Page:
For over twenty years, Craig Blomberg's The Historical Reliability of the Gospels has provided a useful antidote to many of the toxic effects of skeptical criticism of the Gospels. Offering a calm, balanced overview of the history of Gospel criticism, especially that of the late twentieth century, Blomberg introduces readers to the methods employed by New Testament scholars and shows both the values and limits of those methods. He then delves more deeply into the question of miracles, Synoptic discrepancies and the differences between the Synoptics and John. After an assessment of noncanonical Jesus tradition, he addresses issues of historical method directly.
This new edition has been thoroughly updated in light of new developments with numerous additions to the footnotes and two added appendixes. Readers will find that over the past twenty years, the case for the historical trustworthiness of the Gospels has grown vastly stronger.
"This volume offers the most complete, accurate and up-to-date defense of a maximalist approach to the Jesus tradition."
"If you want an up-to-date, clear and compelling presentation of the evidence for the historical accuracy of the Gospels, this is the book for you!"
"I warmly recommend this book."
"This new edition provides further interaction with the larger field of scholarship of the past twenty years. Designed for both the informed layperson and theological student/scholar, Historical Reliability sets forth arguments for the gospels as historically sound sources. For the general readership, the central argument is set forth in an engaging and accessible manner. For those more interested in particular issues covered by Blomberg, the footnotes provide access to the context of the discussion. Although not everyone will agree with his conclusions, Blomberg sets forth a compelling case worthy of consideration. For scholar, theological student, and layperson alike, Historical Reliability is a valuable text."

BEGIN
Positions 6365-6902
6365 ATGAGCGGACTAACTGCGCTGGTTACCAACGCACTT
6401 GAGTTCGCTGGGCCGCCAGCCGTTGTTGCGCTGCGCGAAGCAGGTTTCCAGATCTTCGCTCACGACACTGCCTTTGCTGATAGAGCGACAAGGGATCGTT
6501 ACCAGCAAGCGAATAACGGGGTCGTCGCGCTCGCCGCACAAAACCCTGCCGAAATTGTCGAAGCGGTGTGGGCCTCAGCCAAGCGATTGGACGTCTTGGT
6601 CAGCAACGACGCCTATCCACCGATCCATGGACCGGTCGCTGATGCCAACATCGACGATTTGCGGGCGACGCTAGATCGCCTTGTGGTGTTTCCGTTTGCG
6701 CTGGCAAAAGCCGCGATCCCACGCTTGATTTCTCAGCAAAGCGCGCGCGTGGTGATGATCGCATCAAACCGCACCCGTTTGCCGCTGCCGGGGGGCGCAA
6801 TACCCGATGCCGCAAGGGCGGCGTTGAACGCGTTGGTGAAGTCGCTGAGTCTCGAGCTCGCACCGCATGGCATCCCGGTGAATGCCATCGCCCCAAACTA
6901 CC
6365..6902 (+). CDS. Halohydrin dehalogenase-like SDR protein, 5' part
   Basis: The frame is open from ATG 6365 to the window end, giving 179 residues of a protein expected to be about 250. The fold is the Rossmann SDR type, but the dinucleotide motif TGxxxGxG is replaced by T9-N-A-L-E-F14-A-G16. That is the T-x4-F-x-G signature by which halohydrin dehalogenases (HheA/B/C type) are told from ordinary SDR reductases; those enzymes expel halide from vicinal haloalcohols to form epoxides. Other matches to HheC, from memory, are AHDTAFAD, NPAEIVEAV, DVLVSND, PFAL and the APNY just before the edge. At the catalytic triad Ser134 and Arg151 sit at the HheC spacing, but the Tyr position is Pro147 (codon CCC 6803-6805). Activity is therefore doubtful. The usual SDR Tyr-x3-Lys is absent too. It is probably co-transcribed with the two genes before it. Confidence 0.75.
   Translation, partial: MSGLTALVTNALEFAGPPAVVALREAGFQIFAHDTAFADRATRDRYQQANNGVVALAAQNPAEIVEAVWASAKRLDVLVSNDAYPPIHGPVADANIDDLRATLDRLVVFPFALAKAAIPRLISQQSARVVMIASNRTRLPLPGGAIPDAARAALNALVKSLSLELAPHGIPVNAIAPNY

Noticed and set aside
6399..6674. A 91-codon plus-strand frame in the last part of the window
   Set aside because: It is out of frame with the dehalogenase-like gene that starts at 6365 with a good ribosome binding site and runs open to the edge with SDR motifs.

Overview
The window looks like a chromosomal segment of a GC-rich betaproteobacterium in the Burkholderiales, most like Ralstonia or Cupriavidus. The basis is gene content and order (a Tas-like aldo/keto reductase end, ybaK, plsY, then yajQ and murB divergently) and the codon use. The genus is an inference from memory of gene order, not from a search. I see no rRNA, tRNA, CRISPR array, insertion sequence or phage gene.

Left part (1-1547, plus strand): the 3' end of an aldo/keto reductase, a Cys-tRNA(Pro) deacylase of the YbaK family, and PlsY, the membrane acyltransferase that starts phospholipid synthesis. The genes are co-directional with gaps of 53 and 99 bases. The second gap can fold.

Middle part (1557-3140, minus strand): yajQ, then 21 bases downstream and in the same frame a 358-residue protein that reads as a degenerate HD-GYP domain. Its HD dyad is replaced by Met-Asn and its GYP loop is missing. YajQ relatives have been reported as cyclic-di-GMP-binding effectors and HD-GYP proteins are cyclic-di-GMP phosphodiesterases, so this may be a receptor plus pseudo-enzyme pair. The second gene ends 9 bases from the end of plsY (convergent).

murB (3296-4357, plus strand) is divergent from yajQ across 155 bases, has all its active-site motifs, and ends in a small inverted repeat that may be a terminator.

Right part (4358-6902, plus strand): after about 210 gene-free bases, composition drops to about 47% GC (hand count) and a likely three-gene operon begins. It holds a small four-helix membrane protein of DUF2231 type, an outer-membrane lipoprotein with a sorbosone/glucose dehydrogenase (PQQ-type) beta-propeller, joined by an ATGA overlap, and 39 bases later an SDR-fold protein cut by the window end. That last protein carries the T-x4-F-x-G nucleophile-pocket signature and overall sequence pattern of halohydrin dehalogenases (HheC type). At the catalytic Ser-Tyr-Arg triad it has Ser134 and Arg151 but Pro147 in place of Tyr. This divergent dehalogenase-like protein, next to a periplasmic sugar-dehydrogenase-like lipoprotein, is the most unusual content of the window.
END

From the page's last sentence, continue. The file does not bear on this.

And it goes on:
Foreword to the first edition (1987)
1. Traditional approaches to the reliability of the Gospels
2. New methods in Gospel study
4. Contradictions among the Synoptics?
5. Problems in the Gospel of John
6. The Jesus-tradition outside the Gospels
7. Final questions on historical method
Appendix A: Archaeology and the Gospels
Appendix B: Textual Criticism and the Gospels
Ancient sources Index